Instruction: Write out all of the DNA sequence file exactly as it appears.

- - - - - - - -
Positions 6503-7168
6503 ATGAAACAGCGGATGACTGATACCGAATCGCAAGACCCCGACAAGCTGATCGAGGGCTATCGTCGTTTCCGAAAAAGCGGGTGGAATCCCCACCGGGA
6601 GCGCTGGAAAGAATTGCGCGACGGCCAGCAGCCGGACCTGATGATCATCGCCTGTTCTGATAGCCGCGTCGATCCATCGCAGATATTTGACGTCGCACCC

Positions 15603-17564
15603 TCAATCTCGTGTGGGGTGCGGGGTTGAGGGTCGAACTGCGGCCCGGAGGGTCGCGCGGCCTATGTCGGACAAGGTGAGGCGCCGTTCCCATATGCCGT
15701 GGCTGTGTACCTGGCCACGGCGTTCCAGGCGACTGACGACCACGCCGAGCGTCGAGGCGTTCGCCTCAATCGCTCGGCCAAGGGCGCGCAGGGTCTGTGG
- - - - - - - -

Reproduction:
Positions 6503-7168
6503 ATGAAACAGCGGATGACTGATACCGAATCGCAAGACCCCGACAAGCTGATCGAGGGCTATCGTCGTTTCCGAAAAAGCGGGTGGAATCCCCACCGGGA
6601 GCGCTGGAAAGAATTGCGCGACGGCCAGCAGCCGGACCTGATGATCATCGCCTGTTCTGATAGCCGCGTCGATCCATCGCAGATATTTGACGTCGCACCC

Positions 15603-17564
15603 TCAATCTCGTGTGGGGTGCGGGGTTGAGGGTCGAACTGCGGCCCGGAGGGTCGCGCGGCCTATGTCGGACAAGGTGAGGCGCCGTTCCCATATGCCGT
15701 GGCTGTGTACCTGGCCACGGCGTTCCAGGCGACTGACGACCACGCCGAGCGTCGAGGCGTTCGCCTCAATCGCTCGGCCAAGGGCGCGCAGGGTCTGTGG